Unraveling the Genetic History of a First Nations People

27 Apr

tsimshian1.jpg

Humans tend to view ourselves in terms of our impact on the world around us: the wars we’ve waged, the land we’ve settled, the machines we’ve made. But the natural world exerts a reciprocal force on us, shaping the members of our species down to our very cells. The macroscopic challenges we face as societies are reflected in our microscopic DNA, transmitted and transmuted across time as we—like all other animals—slowly but steadily evolve.

From an evolutionary standpoint, it was not long ago that the Tsimshian people of modern-day Alaska and British Columbia were first confronted with European settlers—roughly 175 years, a mere handful of generations out of the Tsimshian’s 6,000-year American history. But that fateful encounter, which introduced smallpox and other alien ailments into their population, decimated the Tsimshian and threatened to compromise their genetic diversity in the years ahead.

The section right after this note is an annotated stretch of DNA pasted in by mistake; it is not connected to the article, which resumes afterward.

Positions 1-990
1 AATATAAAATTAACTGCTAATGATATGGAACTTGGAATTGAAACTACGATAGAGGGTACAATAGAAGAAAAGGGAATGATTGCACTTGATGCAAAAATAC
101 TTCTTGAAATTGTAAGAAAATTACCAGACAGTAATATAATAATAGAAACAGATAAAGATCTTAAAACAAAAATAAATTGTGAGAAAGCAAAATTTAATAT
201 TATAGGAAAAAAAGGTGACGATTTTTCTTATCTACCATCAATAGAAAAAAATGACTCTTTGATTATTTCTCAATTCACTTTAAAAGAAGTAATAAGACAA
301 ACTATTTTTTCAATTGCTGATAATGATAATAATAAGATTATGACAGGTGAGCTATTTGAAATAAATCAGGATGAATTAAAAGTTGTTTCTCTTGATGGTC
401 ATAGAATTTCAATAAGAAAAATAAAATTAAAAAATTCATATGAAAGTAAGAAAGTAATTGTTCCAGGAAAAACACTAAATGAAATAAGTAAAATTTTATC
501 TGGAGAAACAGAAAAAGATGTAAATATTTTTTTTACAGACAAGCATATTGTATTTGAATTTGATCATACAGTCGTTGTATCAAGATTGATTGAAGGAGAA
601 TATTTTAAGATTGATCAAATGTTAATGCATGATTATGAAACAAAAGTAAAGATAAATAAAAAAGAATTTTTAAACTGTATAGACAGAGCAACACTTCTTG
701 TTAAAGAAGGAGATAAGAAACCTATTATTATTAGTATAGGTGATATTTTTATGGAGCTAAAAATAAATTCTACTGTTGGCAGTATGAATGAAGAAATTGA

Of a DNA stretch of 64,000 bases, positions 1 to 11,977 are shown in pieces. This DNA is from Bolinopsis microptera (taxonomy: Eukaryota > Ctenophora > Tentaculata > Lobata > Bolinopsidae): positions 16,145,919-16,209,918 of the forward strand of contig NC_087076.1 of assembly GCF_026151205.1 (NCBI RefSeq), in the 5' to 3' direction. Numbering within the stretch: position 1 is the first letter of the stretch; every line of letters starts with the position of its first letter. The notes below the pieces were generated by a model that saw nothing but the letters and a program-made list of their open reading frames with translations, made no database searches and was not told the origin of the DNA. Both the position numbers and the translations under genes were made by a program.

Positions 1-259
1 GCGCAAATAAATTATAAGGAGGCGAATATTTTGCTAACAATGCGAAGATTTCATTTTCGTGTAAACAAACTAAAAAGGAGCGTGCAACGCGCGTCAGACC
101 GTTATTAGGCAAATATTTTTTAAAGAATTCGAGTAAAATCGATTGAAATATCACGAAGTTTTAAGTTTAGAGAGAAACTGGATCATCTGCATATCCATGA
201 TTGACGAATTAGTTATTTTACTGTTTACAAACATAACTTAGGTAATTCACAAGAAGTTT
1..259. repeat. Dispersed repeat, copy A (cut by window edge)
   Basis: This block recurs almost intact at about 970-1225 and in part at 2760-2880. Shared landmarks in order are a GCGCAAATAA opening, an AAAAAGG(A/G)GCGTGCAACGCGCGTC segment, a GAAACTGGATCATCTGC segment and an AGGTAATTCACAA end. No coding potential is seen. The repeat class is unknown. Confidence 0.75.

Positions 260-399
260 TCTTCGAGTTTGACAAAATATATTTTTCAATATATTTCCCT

This landmark moment in Native American history captured the imagination of John Lindo, a genetic anthropologist at Emory University who delved deep into Tsimshian DNA as lead author on a just-published paper in the American Journal of Human Genetics. Lindo focused his research on the Tsimshian in an effort to understand the genetic dynamics surrounding their population collapse, which could shed light on the experience of many other Native American groups upon first contact with Europeans.

So begins Ryan P. Smith’s report on the genetic history of the Tsimshian First Nation. You may read the rest of the report at Smithsonian.com here.

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